It is a sensible decision to fly out at least 24 hours before kick-off, the Munster management giving the squad every chance to settle in and get comfortable with their surroundings and fix any last-minute hitches in situ with enough time still left to ensure they countdown to the 1pm first whistle at AJ Bell Stadium with the minimum of disruption.
Nothing is left to chance on these trips, and when you have someone in charge of them with the experience of team manager Niall O’Donovan, there is very little that can catch Munster unawares.
O’Donovan has been travelling with Munster and Ireland since the game turned professional in 1995/96, has planned international tours to Japan and Argentina and could probably recite the flight timetables out of Cork and Shannon to every destination on the European rugby map if he had to.
It is just another part of the often mundane but always logisitically challenging business of getting 25 players and a background team of 15 staff to the game on time.
Which means that by the time the players amble through passport control, a travel operation months in the planning by O’Donovan and team services manager Jennifer Murphy is in full swing.
Even while they were waking up this morning in their own beds ready for their flights from Cork and Limerick to Manchester, kit manager Jack Kiely was already in the city, having caught the ferry over the previous night in a Munster team equipment van packed with all the matchday essentials.
“The planning starts the minute we get a date for the game,” O’Donovan said. “Once we get a date, we look for flights and accommodation, distance of hotels from grounds, which ones are used to catering for a rugby team, that has a big play in it.
“We haven’t been in Manchester for a while, haven’t played Sale in this stadium on this pitch before. So it’s a case of finding hotels that suit us, that will be able to take us and have the right meeting rooms and video rooms, bedrooms that are big enough with the right bed sizes. We have to plan down to the minute detail.”
Most of the detail comes in the week of the away game when the work on flights and hotels is long done.
“On a weekend like this we’d travel with the 23 players and you’d bring two extra, a forward and a back, just in case something happens. So you’re talking 25 players in 12 twin rooms with two double beds if possible, or at least two very large singles plus a single room.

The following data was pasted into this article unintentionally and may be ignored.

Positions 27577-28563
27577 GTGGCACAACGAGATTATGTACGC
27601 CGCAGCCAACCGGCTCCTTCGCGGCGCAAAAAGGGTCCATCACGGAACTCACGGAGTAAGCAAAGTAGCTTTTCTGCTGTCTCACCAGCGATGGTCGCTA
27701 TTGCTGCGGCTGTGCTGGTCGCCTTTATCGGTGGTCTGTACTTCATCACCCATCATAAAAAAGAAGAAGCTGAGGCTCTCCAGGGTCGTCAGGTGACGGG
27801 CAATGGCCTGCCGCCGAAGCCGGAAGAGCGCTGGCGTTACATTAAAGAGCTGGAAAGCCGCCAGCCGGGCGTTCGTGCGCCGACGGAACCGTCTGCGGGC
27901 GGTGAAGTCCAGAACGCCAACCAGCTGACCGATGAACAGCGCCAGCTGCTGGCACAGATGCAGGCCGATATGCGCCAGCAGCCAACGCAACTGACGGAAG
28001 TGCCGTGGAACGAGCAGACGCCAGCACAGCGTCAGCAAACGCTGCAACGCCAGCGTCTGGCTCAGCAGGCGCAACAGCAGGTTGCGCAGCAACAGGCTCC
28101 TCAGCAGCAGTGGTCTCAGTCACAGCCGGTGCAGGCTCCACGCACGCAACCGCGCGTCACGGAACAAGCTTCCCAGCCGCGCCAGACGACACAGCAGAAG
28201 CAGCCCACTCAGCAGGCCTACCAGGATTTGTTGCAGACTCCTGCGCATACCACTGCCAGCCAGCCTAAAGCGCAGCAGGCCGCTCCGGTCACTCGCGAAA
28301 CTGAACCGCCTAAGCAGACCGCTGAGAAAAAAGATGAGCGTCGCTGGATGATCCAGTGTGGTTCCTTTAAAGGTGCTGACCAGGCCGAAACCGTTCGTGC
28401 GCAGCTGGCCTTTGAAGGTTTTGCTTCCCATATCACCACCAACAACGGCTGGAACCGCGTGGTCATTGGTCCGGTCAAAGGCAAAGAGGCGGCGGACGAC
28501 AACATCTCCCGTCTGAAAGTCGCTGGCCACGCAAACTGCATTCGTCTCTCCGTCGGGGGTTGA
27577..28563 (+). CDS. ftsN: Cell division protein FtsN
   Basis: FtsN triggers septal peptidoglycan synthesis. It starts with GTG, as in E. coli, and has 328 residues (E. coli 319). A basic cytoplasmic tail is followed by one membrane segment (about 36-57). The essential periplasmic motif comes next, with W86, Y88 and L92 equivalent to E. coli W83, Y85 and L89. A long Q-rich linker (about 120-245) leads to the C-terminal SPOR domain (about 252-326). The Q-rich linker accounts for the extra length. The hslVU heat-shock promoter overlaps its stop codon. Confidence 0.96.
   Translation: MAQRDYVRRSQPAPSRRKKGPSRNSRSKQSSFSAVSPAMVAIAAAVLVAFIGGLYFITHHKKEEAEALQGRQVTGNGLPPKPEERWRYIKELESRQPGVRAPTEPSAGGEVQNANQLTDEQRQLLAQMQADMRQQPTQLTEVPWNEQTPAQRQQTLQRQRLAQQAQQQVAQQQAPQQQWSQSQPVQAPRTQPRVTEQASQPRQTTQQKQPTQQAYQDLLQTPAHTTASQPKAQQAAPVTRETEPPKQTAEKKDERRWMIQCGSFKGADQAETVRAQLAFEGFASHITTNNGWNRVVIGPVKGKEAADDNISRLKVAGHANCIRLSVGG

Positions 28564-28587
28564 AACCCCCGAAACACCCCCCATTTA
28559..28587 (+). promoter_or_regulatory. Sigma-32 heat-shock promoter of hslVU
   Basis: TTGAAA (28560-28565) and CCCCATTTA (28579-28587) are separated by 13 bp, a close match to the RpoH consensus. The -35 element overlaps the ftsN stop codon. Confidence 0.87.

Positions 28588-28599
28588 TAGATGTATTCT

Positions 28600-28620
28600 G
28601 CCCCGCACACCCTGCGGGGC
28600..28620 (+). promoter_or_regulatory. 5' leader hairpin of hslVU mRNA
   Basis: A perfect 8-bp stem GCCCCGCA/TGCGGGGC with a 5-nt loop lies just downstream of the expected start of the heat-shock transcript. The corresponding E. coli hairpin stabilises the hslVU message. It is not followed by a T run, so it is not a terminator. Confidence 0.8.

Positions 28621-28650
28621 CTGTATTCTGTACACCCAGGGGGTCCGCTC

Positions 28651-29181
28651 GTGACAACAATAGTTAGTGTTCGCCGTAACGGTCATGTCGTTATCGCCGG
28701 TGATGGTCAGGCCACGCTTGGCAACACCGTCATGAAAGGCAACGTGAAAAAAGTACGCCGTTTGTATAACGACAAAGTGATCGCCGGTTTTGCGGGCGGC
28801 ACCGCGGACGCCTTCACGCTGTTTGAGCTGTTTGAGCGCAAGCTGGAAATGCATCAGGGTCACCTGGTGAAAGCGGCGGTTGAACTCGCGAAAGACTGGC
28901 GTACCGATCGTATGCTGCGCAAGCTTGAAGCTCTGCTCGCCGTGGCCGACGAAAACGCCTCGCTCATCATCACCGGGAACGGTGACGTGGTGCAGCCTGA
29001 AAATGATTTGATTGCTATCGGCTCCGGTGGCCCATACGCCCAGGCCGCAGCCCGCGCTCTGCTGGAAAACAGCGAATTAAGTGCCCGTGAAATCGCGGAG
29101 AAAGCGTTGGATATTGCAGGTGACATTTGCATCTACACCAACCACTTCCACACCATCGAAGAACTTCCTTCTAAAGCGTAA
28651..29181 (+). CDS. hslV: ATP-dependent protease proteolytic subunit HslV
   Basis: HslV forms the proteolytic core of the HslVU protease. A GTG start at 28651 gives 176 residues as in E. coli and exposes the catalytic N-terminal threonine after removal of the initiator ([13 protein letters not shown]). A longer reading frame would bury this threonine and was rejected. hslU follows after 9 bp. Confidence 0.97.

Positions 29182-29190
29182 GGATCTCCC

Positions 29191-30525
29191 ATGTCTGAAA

“When it comes to meeting rooms we need a place for masseurs, physios, video analysis, a team meeting room and a leisure room where guys can come in and sit down, have a cup of tea and snack, watch television. And swimming pools are good to have, especially for when guys get off a long flight.
“Assistant coach Ian Costello went over two weeks ago to take in a Sale game (for scouting) and he checked out the hotel while he was there.”
Professional rugby teams, like armies, march on their stomachs and so when it comes to food on away trips, a lot of planning and liaising takes place with the hotel chefs, particularly for a 1pm kick-off, which requires players to eat their breakfast at 7.15am and a carbohydrate-filled pre-match dinner at 9.30am.
“These guys will eat every two hours and so the team dietician, Catherine Norton, has to send over instructions for breakfasts, lunches, dinners and snacks because we have to make people understand we’re not dealing with something different. Other sports, like soccer, wouldn’t put away the amount these fellas do.
“Preparation for the game starts four hours before kick-off, with guys working through lineouts and various bits and pieces before their pre-match meal. They’ll settle again before coming back for pre-match meetings then bus in to the ground an hour and a half before kick-off. It’s a ritual we all get into.”
It may be second nature at this stage for O’Donovan but that doesn’t mean he is unprepared for a plethora of potential travel disasters.
“We’ve had a fair few lost passports, the most recent being Robin Copeland’s (last month) and even more that just forgot them. You can only keep reminding them.
“But various things can happen. Passports are one thing and then you have fellas arriving sick at the airport and you have to get other fellas in at the last minute. Things change on a regular basis and you have to be ready for any eventuality. And everything has happened. When you’re dealing with 25 players and four coaches, video analysts, doctor, physiotherapists, a masseuse, bag man, dietician, two strength and conditioning people, you’d have anything up to 40 people travelling with a lot of add-ons and excess baggage and when you’ve all that anything can happen. You just have to be ready for it. It’s like herding sheep at times, you just send the players here, send them there, it’s what happens when you all travel together.
“We’ve had so many breakdowns in planes as well but these are all part of it and guys get on with it and accept it.
“We’ve been left waiting five hours, six hours in the airport, we’ve been in the air flying to Glasgow and been told we’re landing in Dublin instead due to technical problems, so these things happen when we fly 16 times a season.
“And then I was involved with the A team three years ago and we were on the way to play Bristol in the lead up to Christmas and it was called off on the morning of the game but the fog was in and the airport was closed and we had to fly out of Heathrow, and then we were told Heathrow was closed. So we made an executive decision to take the next left off the motorway and head down to Fishguard and get on a boat.”
Planes, boats and buses, whatever it takes to get Munster to the game. And home again.